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Home :: Archive :: 2004 :: June ::
Shifting of Cultural Tectonic Plates
The Shakespeare Conference: SHK 15.1225  Wednesday, 9 June 2004

[1]     From:   D Bloom <
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        Date:   Tuesday, 8 Jun 2004 12:28:01 -0500
        Subj:   RE: SHK 15.1214 Shifting of Cultural Tectonic Plates

[2]     From:   Geralyn Horton <
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        Date:   Tuesday, 8 Jun 2004 14:51:24 -0400
        Subj:   Re: SHK 15.1214 Shifting of Cultural Tectonic Plates

[3]     From:   Evelyn Gajowski <
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        Date:   Tuesday, 8 Jun 2004 18:06:23 -0700 (PDT)
        Subj:   Re: SHK 15.1214 Shifting of Cultural Tectonic Plates


[1]-----------------------------------------------------------------
From:           D Bloom <
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Date:           Tuesday, 8 Jun 2004 12:28:01 -0500
Subject: 15.1214 Shifting of Cultural Tectonic Plates
Comment:        RE: SHK 15.1214 Shifting of Cultural Tectonic Plates

Perhaps I am missing something (as usual), but what could history
possibly be but the history of the present? The history of the future is
so abstruse an idea as to make me smile, or even snicker. The history of
the past strikes me as tautological.

Is there anything out there except the present for there to be a history of?

Cheers,
don

[2]-------------------------------------------------------------
From:           Geralyn Horton <
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Date:           Tuesday, 8 Jun 2004 14:51:24 -0400
Subject: 15.1214 Shifting of Cultural Tectonic Plates
Comment:        Re: SHK 15.1214 Shifting of Cultural Tectonic Plates

I simply want to testify that I saw LLL as a child, and loved it.  I
liked it much better than "Errors" and "Shrew" "Midsummer" and "R & J",
which I saw about the same time.  It remains a favorite-- not in spite
of the verbal flourishes, but because of them, then and now.

I will admit that my delight in it was probably made possible by a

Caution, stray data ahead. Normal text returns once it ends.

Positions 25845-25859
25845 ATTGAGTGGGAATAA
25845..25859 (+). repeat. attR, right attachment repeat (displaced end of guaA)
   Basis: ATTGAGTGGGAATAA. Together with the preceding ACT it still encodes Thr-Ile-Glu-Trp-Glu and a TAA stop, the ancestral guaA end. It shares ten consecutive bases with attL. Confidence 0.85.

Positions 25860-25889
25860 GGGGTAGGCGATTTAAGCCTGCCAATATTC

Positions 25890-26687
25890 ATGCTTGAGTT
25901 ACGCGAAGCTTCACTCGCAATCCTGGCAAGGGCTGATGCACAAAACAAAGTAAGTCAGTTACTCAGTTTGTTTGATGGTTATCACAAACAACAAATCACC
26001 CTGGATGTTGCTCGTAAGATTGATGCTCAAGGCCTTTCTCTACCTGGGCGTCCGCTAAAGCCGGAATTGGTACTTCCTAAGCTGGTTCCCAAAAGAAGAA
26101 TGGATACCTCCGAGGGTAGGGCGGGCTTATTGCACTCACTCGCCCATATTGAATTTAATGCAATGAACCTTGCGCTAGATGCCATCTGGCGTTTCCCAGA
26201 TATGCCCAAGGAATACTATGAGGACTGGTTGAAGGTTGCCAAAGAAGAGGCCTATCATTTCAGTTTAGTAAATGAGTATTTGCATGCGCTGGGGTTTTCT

childhood that included the King James Bible and children's books that
included tales of King Arthur and stories and myths from Greece and
Rome.   Most of these books were hand-me-downs from my father's
childhood, in the 1920's, and were read aloud to me by my grandmother
until I could read them myself.

Geralyn Horton, playwright
Newton, MA

[3]-------------------------------------------------------------
From:           Evelyn Gajowski <
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Date:           Tuesday, 8 Jun 2004 18:06:23 -0700 (PDT)
Subject: 15.1214 Shifting of Cultural Tectonic Plates
Comment:        Re: SHK 15.1214 Shifting of Cultural Tectonic Plates

It is predictable, I suppose, that initial responses to any new
theoretical/critical paradigm should be dismissive, ridiculing, or even
hostile.  I still remember the shock of reading in a reputable scholarly
journal not all that many years ago the use of the phrase "like flies to
shit" to describe the attraction of certain Shakespeareans to feminist
theory/criticism.

The Benedetto Croce reference regarding the contemporaneity of all
history aside, I wonder whether the time has arrived for more measured
responses to presentism than knee-jerk dismissals of it for its alleged
solipsism.  Concerned as it is with intervening on the past with a
heightened awareness of the ways that the present influences the very
questions we pose, it is inaccurate to imply that presentism simply
collapses distinctions between the present and the past.  Inviting us as
it does to own up to our "situatedness" in the present and base our
critical practice on an active engagement with that "situatedness," it
does not view the present as a prison to be escaped or an obstacle to be
overcome.

A growing body of theoretical work -- published and in progress -- is
coming into existence that is attempting to define and explain
presentism, notably Hugh Grady's *The Modernist Shakespeare: Critical
Texts in a Material World* and *Shakespeare, Machiavelli and Montaigne:
Power and Subjectivity from* Richard II *to* Hamlet and Terry Hawkes's
*Shakespeare in the Present*.  Grady resituates history in the present,
arguing that it is within its discourses that our views of the past are
formed.  Hawkes emphasizes the presence of the critical act, arguing
that it is *we* who construct meanings in texts.

Perhaps reading around a bit in books such as these would make possible
some degree of comprehension of presentism and a substantive discussion
of the present theoretical moment.

Evelyn Gajowski
University of Nevada, Las Vegas

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